I appreciate how you bring the salience of the technological format into your piece, Alex — “the blog avatars authorize imaginative readings and produce new texts on a pilgrimage in cyberspace” (199). Roleplaying has long been recognized to be a value tool in the classroom but the online nature and the remove of the blog adds a whole new dimension. I like the idea of it as a “space” that is separate from the classroom. Perhaps, inherent in that remove are possibilities unhampered by the sometimes oppressive associations of the “classroom.”

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  13. I have heard murmurs about Alex’s roleplaying class, having had the pleasure of speaking to former students who were directly involved, so I was thrilled to find out that Jeremiah picked Alex’s article as something to discuss. Everyone’s thoughts and observations on the question posed made me re-evaluate my own thoughts on the subject. While I have never had the pleasure of written role-play in class, I do creative exercises with a group of friends that constitutes written role-play. I have nothing but positive experiences with it, having done this since 2004 and found it has really enabled me to change and evolve the way I both think about texts and write. Thinking about what a class may benefit from it made me realise that I actually have encountered a form of it in class, but one more closely linked to acting than writing. While less reliant on technology, running a physical role-play in class—such as Brian’s experiences from maths and science classes and my own experiences acting out the negotiations around the Treaty of Versailles in history class—could easily be translated into a textual role-play taking place on a blog. While Brian’s example was focused more on how the students found the teaching, my own experience ended up with the class comparing what the actual results of the Treaty was compared to what we ended up with—considering the how’s and why’s and reflecting on our justifications for making our choices.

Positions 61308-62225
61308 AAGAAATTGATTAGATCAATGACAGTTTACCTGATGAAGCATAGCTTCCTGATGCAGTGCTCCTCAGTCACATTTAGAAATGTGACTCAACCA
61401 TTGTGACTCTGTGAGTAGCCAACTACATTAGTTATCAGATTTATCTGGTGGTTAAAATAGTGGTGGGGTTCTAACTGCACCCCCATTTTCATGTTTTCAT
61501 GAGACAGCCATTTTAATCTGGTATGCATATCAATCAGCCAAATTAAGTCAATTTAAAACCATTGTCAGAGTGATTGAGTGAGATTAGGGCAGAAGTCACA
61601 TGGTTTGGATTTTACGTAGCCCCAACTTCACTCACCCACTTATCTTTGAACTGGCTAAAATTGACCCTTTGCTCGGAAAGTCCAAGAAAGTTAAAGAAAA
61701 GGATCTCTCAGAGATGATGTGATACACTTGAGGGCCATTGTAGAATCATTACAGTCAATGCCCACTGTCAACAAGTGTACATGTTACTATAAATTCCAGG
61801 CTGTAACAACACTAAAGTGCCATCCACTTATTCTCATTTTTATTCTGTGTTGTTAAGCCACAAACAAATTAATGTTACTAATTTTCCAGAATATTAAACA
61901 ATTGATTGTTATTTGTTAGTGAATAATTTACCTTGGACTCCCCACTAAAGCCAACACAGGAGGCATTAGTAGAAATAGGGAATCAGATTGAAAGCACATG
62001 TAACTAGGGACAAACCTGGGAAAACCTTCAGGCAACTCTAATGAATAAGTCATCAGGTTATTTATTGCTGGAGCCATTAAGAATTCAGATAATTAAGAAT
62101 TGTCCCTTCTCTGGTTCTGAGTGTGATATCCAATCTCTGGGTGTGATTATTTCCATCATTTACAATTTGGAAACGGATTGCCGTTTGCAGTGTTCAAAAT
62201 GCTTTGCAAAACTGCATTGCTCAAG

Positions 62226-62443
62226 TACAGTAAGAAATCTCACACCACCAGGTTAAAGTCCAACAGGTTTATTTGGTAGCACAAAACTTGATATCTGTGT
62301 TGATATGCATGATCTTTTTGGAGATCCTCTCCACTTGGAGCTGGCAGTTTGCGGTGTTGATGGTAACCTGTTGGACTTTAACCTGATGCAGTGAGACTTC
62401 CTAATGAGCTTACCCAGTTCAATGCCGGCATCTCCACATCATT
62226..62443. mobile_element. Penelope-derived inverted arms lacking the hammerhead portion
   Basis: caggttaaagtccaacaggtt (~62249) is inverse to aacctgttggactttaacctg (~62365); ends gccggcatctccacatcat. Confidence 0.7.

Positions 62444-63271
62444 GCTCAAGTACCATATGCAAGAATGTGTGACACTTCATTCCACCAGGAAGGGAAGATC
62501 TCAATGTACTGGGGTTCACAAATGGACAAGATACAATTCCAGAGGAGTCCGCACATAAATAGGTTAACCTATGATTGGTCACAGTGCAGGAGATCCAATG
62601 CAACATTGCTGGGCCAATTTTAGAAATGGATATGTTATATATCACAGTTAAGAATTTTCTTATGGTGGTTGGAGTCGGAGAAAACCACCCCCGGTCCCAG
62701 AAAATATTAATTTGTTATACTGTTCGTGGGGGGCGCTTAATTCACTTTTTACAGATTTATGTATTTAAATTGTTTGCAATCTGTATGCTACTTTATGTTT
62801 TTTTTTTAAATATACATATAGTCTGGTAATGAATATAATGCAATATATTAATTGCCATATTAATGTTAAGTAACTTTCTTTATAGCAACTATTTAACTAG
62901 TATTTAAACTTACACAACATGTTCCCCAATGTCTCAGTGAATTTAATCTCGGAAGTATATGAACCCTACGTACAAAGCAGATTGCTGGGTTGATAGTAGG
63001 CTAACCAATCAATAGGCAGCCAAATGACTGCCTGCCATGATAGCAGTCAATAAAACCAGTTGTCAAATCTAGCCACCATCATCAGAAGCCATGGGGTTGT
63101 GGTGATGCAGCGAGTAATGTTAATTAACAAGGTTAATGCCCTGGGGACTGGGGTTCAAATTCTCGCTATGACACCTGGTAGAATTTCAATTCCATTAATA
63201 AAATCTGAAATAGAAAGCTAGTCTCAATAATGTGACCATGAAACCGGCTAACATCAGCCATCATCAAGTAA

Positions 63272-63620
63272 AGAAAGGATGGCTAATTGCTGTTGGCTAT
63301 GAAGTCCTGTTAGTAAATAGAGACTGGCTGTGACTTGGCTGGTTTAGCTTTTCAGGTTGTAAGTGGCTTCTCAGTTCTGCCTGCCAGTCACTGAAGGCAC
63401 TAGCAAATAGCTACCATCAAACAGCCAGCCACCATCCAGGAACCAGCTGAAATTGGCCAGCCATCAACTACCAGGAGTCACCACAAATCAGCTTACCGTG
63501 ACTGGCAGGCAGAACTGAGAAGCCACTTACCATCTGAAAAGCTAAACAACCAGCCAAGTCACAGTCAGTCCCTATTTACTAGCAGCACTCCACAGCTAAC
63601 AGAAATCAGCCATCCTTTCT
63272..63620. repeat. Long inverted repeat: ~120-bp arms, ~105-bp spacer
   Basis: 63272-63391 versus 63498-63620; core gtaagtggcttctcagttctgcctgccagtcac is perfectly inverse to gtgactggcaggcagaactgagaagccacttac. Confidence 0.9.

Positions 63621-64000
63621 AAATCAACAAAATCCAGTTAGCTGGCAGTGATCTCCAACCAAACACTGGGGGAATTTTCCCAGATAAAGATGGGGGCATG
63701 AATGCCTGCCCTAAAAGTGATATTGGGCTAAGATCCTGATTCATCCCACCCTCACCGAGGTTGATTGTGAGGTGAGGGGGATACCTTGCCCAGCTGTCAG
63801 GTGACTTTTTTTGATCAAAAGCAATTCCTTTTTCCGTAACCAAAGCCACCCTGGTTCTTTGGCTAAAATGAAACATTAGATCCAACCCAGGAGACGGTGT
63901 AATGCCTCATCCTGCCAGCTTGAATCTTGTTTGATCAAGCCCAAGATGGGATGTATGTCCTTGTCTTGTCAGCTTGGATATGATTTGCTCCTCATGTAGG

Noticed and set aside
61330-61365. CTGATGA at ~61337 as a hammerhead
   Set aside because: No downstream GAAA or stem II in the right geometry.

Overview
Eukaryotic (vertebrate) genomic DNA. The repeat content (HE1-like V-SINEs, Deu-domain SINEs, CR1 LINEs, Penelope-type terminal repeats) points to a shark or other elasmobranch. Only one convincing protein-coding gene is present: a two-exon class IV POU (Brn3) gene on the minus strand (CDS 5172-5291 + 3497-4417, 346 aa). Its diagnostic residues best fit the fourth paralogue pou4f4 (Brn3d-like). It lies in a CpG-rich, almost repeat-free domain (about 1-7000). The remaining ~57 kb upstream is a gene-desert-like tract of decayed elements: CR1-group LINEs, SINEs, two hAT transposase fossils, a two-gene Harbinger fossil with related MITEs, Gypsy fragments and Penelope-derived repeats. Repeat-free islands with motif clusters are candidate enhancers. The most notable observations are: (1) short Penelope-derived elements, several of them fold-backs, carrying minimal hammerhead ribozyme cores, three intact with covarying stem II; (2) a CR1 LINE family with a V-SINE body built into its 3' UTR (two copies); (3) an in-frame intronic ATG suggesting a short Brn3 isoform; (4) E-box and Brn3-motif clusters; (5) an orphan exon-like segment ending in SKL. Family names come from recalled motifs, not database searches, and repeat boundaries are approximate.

When Jeremiah asked the question of whether or not this written role-playing tactic would be useful beyond the setting Alex had, I immediately thought that it wouldn’t. Reading the comments my thoughts on this gradually changed. It is possible, certainly, but it would come down to the material being handled. In my own example, History, we were dealing with the countries who all had goals and certain opinions on the other players. We had to know the specifics of the roles we were adopting, France had to know who they holding a grudge against and Great Britain had to be familiar with the general hopes they had hanging on the Treaty. For us, the nations were the characters, just like Alex’s class had Milton’s Satan and Chaucer’s Miller. Like Marisa observed, I don’t think maths would benefit from this approach—numbers are numbers after all and there is a right or wrong answer. Subjects in areas like history, literature, and philosophy would lend themselves well, as there are roles and perspectives and different characters with different goals. Alex’s observation that a class could use Newton as one perspective to teach theories does imply that it can be applied to many things if the teacher is clever with their tactics.